Only a quarter of Gen Z attends church at least once a month, survey finds
Only 28% of Generation Z Americans say they're committed to attending religious services at least once a month, as 14% identify as atheist or agnostic, according to a recent poll that suggests the younger generation is also much more likely to identify as LGBT.
The "Gen Z Post Election Research" polls, released this month by the Walton Family Foundation and Murmuration in conjunction with SocialSphere, surveyed Gen Z participants ages 15 to 25 as well as adults 26 and over on a wide variety of questions as researchers attempt to gain an understanding for the habits and preferences of the young voters.
The study gathered data in early December from 3,227 15- to 25-year-olds and 1,036 adults aged 26 and older through online surveys. The survey for Gen Z respondents has a 1.7 percentage-point margin of error, while the study of adults 26 and older has a 3 percentage-point margin of error.
The survey asked respondents how often they attend religious services aside from weddings and funerals.
Five percent of Gen Z and 5% of adults aged 26 and older said they attend religious services more than once a week. Thirteen percent of Gen Z respondents said they attend services once a week, compared to 16% of older adults.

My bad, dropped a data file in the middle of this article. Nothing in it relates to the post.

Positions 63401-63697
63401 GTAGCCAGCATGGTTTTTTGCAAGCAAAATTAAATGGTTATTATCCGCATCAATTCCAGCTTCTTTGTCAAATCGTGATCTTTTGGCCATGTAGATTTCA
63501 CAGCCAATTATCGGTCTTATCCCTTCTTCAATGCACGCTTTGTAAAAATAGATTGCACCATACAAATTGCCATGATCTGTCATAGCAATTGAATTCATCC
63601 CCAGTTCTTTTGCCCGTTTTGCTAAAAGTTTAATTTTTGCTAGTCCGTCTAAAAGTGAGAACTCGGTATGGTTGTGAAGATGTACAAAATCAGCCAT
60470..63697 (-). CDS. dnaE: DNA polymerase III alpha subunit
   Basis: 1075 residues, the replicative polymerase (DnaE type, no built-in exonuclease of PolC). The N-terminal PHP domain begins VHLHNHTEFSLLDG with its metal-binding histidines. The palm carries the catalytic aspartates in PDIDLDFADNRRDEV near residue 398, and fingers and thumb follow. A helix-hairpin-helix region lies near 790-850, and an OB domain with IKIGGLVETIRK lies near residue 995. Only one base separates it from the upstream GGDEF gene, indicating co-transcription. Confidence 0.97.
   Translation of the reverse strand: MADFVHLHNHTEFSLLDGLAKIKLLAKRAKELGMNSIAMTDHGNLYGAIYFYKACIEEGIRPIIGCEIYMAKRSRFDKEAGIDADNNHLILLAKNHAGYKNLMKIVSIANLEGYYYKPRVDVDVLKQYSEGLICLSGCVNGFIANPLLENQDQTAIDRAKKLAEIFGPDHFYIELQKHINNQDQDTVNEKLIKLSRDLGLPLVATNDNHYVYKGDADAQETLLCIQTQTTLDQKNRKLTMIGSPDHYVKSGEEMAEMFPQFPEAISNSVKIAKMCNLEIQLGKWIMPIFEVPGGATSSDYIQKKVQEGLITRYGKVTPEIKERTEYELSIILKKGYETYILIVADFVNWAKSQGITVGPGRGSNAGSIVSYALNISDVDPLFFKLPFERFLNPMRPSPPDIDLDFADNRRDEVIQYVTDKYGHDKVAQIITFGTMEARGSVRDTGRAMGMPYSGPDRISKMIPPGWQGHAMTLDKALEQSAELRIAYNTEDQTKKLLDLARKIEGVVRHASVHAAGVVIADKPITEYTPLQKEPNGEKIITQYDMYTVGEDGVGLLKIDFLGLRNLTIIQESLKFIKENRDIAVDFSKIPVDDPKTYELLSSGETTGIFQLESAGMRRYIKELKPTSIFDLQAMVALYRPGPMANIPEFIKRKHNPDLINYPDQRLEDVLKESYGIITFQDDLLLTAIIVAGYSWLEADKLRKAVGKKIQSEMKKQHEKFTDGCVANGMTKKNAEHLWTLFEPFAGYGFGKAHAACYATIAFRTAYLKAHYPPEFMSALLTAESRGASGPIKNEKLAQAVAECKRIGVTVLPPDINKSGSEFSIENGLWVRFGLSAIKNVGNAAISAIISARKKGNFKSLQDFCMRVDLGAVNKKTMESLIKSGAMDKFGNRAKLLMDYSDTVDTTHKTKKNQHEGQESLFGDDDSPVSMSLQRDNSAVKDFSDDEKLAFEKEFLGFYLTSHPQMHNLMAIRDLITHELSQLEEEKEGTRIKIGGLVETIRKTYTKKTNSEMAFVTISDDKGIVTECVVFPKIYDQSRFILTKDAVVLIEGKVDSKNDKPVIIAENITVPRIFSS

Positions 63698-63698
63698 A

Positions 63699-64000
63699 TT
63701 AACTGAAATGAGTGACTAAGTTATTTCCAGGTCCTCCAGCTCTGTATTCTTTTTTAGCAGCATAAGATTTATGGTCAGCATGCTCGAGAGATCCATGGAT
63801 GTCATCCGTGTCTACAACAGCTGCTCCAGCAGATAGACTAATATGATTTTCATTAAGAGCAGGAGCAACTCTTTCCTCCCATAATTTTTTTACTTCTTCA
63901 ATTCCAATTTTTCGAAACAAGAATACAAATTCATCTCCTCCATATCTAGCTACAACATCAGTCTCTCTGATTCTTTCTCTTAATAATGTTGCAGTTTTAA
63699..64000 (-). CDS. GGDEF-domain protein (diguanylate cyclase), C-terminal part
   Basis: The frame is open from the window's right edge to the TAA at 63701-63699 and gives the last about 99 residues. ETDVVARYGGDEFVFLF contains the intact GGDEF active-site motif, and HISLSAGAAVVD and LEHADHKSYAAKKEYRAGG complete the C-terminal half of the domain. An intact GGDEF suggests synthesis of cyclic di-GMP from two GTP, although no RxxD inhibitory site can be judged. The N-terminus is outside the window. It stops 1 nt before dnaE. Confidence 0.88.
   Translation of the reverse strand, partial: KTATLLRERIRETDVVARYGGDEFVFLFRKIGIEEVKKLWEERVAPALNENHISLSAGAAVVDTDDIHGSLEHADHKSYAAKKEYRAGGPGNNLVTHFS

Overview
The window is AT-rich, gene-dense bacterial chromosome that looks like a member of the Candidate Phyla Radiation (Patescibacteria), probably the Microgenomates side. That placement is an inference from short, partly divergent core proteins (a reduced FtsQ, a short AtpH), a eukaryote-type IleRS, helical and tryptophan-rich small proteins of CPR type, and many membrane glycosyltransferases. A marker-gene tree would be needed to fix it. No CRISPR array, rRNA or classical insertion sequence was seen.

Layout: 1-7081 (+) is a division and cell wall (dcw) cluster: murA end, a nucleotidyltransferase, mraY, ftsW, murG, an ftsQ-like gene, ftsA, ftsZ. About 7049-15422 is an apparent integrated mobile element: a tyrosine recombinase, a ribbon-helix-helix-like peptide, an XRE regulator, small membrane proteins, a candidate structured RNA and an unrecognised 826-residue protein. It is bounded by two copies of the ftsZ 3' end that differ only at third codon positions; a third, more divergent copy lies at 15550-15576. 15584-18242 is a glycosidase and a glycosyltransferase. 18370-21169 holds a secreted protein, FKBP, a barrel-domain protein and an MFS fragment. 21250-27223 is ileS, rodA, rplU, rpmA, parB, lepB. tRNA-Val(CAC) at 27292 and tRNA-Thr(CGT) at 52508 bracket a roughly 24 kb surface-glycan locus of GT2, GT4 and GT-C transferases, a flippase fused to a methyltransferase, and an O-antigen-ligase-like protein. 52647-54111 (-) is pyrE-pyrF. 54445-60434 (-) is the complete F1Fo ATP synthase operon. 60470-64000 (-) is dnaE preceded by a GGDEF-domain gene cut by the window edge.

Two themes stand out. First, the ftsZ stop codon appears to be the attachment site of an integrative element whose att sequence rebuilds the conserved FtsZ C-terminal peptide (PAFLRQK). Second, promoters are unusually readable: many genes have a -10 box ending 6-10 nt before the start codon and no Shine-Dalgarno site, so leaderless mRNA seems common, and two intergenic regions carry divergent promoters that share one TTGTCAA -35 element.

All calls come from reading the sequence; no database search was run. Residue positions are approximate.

Slightly more Gen Z respondents said they attend services once or twice a month (10%) than older adults (8%).
About 23% of Gen Z respondents said they attend religious services a few times a year, while only 14% of older adult respondents said the same.
A higher percentage of adults 26 and over said they seldom attend religious services (24%), compared to 13% of Gen Z participants. Thirty-one percent of Gen Z respondents said they never attend religious services outside of weddings or funerals, and 32% of older adults said the same.
Generation Z respondents were more likely to identify as atheists (9%) than adults over 26 (5%). Five percent of Gen Z respondents and 4% of older adult respondents identify as agnostic.
Generation Z was much more likely to identify as either gay, lesbian, bisexual or transgender, or some other form of queer.